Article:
Sun Ra, Fate In A Pleasant Mood / When Sun Comes Out

Michael Shore

By Michael Shore

on 04.22.11 in Reviews

Fate In A Pleasant Mood / When Sun Comes Out

Sun Ra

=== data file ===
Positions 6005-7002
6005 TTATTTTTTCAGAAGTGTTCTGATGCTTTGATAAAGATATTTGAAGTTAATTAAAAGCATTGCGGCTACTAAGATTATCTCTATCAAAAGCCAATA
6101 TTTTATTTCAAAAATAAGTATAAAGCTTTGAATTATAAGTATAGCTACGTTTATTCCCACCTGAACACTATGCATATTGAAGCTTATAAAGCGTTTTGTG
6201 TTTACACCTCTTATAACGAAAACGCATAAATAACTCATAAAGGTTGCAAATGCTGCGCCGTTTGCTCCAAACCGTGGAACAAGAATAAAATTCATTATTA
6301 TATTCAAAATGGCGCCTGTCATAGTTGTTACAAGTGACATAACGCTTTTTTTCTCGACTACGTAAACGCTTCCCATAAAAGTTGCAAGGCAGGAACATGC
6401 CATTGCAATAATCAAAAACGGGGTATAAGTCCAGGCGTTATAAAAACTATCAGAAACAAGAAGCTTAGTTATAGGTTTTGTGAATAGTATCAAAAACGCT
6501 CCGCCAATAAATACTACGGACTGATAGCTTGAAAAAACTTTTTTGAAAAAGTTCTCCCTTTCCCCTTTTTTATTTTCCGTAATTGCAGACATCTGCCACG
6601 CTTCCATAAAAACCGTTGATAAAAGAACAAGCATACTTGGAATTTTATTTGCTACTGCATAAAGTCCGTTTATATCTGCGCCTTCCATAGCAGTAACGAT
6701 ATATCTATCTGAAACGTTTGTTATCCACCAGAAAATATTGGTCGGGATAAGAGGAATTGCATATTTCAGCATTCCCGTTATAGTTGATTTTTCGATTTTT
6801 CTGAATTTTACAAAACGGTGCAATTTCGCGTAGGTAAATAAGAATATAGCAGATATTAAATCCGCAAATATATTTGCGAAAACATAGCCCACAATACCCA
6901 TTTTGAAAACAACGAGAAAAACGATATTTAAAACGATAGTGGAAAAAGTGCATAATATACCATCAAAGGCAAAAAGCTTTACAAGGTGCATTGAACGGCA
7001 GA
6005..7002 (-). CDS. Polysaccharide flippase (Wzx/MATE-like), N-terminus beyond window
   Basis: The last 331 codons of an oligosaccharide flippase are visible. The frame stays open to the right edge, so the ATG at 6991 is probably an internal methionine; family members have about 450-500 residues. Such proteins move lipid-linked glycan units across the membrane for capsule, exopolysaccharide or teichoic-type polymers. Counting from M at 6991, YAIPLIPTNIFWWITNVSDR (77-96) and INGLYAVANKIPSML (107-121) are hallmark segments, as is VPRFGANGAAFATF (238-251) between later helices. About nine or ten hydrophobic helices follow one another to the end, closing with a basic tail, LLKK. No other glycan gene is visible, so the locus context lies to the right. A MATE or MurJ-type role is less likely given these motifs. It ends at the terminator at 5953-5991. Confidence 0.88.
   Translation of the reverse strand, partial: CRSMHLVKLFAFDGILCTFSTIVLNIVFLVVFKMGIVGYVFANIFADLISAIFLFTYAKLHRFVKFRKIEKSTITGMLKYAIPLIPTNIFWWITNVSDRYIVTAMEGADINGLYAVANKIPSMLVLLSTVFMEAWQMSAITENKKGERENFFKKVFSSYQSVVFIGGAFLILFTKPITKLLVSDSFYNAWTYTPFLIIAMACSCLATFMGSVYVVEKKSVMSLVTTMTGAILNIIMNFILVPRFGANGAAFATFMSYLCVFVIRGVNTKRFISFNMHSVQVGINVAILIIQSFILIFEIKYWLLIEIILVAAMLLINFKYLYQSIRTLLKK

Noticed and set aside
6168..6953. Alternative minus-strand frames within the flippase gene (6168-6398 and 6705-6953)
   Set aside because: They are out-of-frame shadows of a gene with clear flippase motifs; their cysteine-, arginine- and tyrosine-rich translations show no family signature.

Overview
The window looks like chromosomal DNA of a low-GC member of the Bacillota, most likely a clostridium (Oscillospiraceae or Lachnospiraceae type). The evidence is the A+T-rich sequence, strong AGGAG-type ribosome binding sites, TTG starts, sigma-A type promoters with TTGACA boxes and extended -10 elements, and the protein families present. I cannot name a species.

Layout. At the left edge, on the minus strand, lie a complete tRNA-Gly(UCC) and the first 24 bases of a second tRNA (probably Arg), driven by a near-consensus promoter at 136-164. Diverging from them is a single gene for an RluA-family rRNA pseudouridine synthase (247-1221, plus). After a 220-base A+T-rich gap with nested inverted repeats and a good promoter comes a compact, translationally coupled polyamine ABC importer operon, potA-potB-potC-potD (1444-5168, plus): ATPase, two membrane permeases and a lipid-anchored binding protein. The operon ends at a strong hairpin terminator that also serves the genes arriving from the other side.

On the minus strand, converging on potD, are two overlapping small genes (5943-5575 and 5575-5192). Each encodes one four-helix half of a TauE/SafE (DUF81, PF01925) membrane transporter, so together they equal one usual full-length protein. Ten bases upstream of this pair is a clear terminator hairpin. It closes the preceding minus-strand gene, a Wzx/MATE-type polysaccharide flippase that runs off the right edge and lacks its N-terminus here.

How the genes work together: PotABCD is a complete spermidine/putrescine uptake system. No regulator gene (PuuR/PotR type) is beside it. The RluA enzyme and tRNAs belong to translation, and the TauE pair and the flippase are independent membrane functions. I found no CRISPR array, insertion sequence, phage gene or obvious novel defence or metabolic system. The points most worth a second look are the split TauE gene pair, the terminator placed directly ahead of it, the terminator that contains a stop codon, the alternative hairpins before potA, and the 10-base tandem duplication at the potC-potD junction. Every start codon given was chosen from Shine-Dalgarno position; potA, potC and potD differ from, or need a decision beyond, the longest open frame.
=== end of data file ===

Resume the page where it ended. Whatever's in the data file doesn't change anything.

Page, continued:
The late-Chicago-era Fate debuted two of Ra's loveliest tunes: the title track and "Lights on a Satellite." Now a septet, the band gracefully negotiates mysterious, sultry arrangements; in "Ankhnaton," the horns feint in odd-angle syncopation over finger-popping swing before left-turning into a remarkable mallets-on-toms Afro-tribal bridge. By When Sun Comes Out, Ra had moved to New York with Gilmore, alto sax demon Marshall Allen (here on snake-charming oboe) and rock-solid bassist Ronnie Boykins. Along with Allen's evil alto twin Danny Davis and baritone sax wiz Pat Patrick, they're more aggressively adventurous, but When is most dramatically different from the Chicago date in its feel: Fate is lush and mean — dark, harsh, and brooding — where its counterpart is warm and inviting.